Puig Folding Levers
Accessory levers are one of those upgrades that greatly enhance steering precision and comfort.
Thanks to the fact that they are folding, they are flexible and during a jerky off-road ride, they always stay under the finger without slipping and putting pressure on the finger. A small thing, but it’s details like this that I like to focus on.
Puig’s accessory handles for the Tenere 700 are adjustable, so they’ll suit you perfect;y. The build quality is excellent.
Puig License Plate Holder
I replaced the Tenere 700 factory plate mount with a Puig accessory mount. Lightweight but very durable, it elegantly slims down the rear of the motorcycle.
It’s important to remember that the factory mount also works as a fender. After changing the mount, when riding through swamps, the Tenere turns into a muddy fountain on wheels. But who doesn’t want to get as dirty as a child sometimes?
Tidy Tail from Puig positively impacted the aesthetics of my Tenere 700.
Puig Headlight Protector
Anyone who has driven behind someone off-road knows that stones can fly like bullets. An additional headlight cover is a cheap way to protect an expensive component.
In my opinion, such a monocle adds character to the Tenere. There are also various types of metal nets-like guards on the market, but I am not fond of such a solution. Cleaning such a grill from hundreds of road-killed bugs is a real nightmare. Lightweight, thin plexiglass does not reduce the strength of the light.
Heavy Duties Center Stand
Let’s agree, a center stand is supposed to perform one obvious task. Every center stand does the same thing, but not every one of them costs and weighs the same. Romanian company Heavy Duties offers the cheapest and probably the lightest center stand made of thin – when compared to others – tubing.
With a very cool design, the stand retracts high. Cheapest, lightest, best.
Quad Lock Phone Mount
With Quad Lock, I rode the XT660ZA, and now I ride the Tenere 700. I also have this mount on my bike, and if I were to use my phone somewhere else I would definitely 100% use the Quad Lock. There is no way the phone will fall out of it, even on demanding enduro trails.
The vibration dampener protects the phone from destructive vibrations.
The whole set is expensive but well worth the price.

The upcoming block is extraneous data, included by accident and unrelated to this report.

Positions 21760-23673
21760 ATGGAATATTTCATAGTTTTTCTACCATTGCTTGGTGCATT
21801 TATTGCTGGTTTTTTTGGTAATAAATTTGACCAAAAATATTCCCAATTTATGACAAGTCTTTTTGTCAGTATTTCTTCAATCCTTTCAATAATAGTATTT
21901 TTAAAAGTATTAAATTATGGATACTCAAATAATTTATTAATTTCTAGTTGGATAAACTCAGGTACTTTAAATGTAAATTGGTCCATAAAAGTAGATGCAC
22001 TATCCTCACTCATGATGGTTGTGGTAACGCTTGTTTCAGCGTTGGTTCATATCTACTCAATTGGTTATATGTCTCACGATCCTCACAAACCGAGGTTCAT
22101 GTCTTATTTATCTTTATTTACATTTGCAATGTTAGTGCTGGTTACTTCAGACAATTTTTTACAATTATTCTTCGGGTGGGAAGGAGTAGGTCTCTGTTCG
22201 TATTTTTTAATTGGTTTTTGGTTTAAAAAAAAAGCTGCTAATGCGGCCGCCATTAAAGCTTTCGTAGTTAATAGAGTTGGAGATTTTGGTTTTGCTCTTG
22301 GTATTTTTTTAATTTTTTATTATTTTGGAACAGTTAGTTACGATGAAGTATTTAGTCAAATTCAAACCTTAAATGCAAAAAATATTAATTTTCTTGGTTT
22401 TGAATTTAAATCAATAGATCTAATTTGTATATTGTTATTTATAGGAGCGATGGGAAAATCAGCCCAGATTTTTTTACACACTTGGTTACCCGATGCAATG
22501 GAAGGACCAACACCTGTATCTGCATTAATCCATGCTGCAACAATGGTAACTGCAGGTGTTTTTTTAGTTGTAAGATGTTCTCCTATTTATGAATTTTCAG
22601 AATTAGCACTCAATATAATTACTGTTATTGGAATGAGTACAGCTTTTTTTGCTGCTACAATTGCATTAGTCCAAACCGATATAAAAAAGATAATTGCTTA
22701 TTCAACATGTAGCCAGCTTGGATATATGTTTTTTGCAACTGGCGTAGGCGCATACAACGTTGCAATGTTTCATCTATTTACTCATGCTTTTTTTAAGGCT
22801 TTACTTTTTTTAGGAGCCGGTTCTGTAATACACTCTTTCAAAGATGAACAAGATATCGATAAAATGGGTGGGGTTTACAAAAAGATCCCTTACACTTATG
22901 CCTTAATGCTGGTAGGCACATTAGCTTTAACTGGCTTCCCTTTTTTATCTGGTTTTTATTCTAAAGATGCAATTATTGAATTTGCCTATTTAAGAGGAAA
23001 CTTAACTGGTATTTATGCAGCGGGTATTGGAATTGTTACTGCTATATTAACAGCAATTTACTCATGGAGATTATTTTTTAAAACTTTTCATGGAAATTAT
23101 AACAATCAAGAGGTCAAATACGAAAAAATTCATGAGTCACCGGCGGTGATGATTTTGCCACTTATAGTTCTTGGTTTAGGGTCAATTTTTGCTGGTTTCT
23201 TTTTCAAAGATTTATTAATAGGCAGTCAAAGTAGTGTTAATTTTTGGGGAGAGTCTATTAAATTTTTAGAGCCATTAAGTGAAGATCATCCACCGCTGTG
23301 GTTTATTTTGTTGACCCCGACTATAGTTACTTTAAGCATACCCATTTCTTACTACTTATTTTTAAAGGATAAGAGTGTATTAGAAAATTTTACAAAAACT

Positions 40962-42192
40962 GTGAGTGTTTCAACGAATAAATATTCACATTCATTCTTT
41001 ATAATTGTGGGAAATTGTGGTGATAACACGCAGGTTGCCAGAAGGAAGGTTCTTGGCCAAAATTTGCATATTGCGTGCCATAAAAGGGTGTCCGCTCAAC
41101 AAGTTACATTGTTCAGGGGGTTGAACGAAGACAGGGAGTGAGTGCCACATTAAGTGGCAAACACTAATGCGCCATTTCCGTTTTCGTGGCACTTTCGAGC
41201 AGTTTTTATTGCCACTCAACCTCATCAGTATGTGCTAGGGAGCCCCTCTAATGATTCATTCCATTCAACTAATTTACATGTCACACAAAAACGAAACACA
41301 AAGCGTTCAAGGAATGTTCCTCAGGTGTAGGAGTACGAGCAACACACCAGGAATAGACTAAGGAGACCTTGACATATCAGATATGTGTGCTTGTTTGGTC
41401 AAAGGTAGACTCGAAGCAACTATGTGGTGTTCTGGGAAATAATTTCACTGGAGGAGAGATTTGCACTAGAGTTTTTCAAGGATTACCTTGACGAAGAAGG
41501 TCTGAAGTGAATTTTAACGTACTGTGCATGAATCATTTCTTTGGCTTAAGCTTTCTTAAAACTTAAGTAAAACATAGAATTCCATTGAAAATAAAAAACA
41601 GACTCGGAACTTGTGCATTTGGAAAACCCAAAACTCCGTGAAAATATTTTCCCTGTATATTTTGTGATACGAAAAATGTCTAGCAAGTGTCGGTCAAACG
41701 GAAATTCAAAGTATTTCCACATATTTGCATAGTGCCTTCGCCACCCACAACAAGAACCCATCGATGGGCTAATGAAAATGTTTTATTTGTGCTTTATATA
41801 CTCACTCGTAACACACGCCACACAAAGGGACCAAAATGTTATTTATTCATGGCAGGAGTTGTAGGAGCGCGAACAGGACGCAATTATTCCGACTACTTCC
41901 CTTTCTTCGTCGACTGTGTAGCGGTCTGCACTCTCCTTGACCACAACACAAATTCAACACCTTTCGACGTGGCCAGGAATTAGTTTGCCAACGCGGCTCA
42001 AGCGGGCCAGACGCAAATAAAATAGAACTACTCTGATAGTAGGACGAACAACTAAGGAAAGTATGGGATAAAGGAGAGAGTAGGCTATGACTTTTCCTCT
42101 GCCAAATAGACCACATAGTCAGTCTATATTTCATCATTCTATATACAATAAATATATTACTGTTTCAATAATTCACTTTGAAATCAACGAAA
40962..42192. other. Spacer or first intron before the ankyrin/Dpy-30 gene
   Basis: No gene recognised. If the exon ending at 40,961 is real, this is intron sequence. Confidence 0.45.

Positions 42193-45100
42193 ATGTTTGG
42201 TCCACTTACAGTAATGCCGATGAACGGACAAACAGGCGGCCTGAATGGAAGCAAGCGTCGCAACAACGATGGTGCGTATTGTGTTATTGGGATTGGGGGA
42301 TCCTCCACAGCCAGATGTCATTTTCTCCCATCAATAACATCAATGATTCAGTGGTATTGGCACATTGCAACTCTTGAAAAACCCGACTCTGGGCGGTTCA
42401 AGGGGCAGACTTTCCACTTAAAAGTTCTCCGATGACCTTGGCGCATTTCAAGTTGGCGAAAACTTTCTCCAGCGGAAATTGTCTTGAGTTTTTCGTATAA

Garmin Zumo XT GPS
I grew up, or rather – my savings grew, and convinced myself to use GPS navigation. For tens of thousands of kilometers, I mainly used Google navigation on my phone, but during long-distance trips, the phone is very unreliable. It heats up, crashes, battery management is sometimes problematic, etc.
The GPS is powered straight from the motorcycle battery, thus I have one less device to charge.
I mounted Garmin Zumo XT GPS on the top bar using the Touratech mount, which is sturdy and, most importantly, allows me to lock the GPS with a key.
The Garmin underwent its first serious test with me while riding the Italian TET route through the Alps. The operation is very easy and the performance is faultless. I can’t imagine going back to using my phone for navigation, especially for off-road driving. Admittedly, Garmin could improve a few things, but I leave the topic of motorcycle navigation for another post.
Oxford Heated Grips
Just like on the XT660ZA, I also mounted heated grips to the Tenere 700. This time, however, I did it earlier.
Tenere 700 has everything I need by default, except for one thing. That’s why this list is very short 🙂
Completely shutting off ABS on a button is a must-have modification for me. Why? Off-road you need the ability to lock the wheel, for example, to make a slide. There are times when, riding down a hill, locking the wheel will allow you to bite into the ground and stop the motorcycle. Similarly, when you want to stop when riding uphill.
I recommend the waterproof SW-Motech ABS switch, which I have already tested in many conditions.
Yamaha allows you to turn off ABS when the motorcycle is immobilized. Holding the button on the clock for a few seconds disables ABS, but… it’s disabled only until the engine shuts down. Anyone who rides off-road knows that in various conditions the engine turns off and on repeatedly. Because we stop when riding uphill; because we’re waiting for a companion; because we get stuck and don’t want to overheat the engine; because we lay the motorcycle down… Holding the button for a few seconds every time we fire up the engine can be a real nightmare. But we can always get an ABS switch.
This solution has one downside. To turn the ABS back on, it is not enough to switch the switch to ON. Though the power to the ABS will return, the system will not be calibrated. This means that you can turn off the ABS at any time even while riding, but to turn it on and make sure everything is working, you have to stop and reset the power with the ignition key.